As we can see from this chart, Spain does not rank very high in the GDP per Capita, it is in the middle .


As we can see from the information the real GDP increased in the last decade. However due to the economic recession, there has been a -3.60% in real GDP indicating that Spain will need to recover. The highest year of real GDP is 2007, with a growth of 3.90%.

Until 2008, Spain was regarded as one of the most dynamic economies in the EU and had attracted a lot of foreign investment. However in recent years, the major economy has been deteriorating. Even in 2010, while other OEDC’s have been growing, Spain remains in recession. In January, unemployment reached 18.8%, the highest level by far in the European Union, where the average is 9.5%. The inflated housing and construction industries indicate trouble. Spain must work on more reforms that will provide the unemployed with jobs and stimulate the economy.

Read more:

Spain’s economy


Japan’s Destruction March 29, 2010

Filed under: Section 3 — priyanka821 @ 12:21 pm

Japan was once considered to have one of the world’s most powerful economies, yet in the recent decades it has collapsed. Why can’t Japan rise again???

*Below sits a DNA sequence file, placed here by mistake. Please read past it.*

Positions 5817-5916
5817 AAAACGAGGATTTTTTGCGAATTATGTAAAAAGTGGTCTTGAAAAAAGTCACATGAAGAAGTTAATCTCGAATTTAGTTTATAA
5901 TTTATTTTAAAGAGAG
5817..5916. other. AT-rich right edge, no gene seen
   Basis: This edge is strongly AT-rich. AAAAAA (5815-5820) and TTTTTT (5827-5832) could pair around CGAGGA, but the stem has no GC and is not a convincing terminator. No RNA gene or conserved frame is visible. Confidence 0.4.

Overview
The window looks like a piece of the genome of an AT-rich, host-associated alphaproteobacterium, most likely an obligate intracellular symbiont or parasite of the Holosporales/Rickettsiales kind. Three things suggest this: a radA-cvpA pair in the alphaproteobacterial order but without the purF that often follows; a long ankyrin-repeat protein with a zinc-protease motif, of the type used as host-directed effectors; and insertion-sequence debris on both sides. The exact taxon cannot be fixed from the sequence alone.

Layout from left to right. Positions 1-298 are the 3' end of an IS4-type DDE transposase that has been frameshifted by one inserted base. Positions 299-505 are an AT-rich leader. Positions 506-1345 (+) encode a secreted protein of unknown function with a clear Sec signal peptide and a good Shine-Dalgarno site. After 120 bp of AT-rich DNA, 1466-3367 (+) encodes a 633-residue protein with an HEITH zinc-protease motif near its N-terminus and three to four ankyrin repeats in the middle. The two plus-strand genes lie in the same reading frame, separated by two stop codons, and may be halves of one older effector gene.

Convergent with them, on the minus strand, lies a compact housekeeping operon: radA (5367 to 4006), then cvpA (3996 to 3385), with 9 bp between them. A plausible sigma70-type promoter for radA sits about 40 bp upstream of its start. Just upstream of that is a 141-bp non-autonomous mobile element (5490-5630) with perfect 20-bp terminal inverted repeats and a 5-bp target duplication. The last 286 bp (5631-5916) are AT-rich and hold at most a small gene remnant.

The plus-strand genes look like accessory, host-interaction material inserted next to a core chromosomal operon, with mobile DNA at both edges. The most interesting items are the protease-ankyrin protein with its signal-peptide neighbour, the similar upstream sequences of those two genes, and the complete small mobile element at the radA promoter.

1. Exports fell- Japan used rely on export-led growth. However, productivity growth fell in the 1980s and the Japanese companies lost to South Korea and Vietnam as the people offered lower wages. Furthermore, in 1992, China and India’s economy’s started to develop.

2. DeflationThe government did not take action against deflation quickly enough. The drop in prices made life easier for those who worked, but decreased the incentives to spend.

3. Debt- The cumulative central and local government debt is about 180% of the GDP. The government spending of 2010 will be financed by new borrowing. By 2030, a third of the population will be over 65 which will reduce tax revenues but increase health care costs.

4. Women- The role of women seems to only extend to childcare. If more women entered the work force it would compensate for the pregnant women leaving it .

5. Budgeting- The new government cannot cut the deficit in the budget, as corrupted scandals are promised before the July elections for the upper house. The budget is only focused on the election. Atshushi Makahima, chief economist of Mizuho Research Institute says, “[the budget] does nothing for the corporate sector”. It does not help cut taxes, deregulate the service sector or aim to raise capital.

Japan in the middle of this turmoil, has not lost its optimism. It will climb its way out of this mess eventually.

For more information visit:

Building on a Japanese Crisis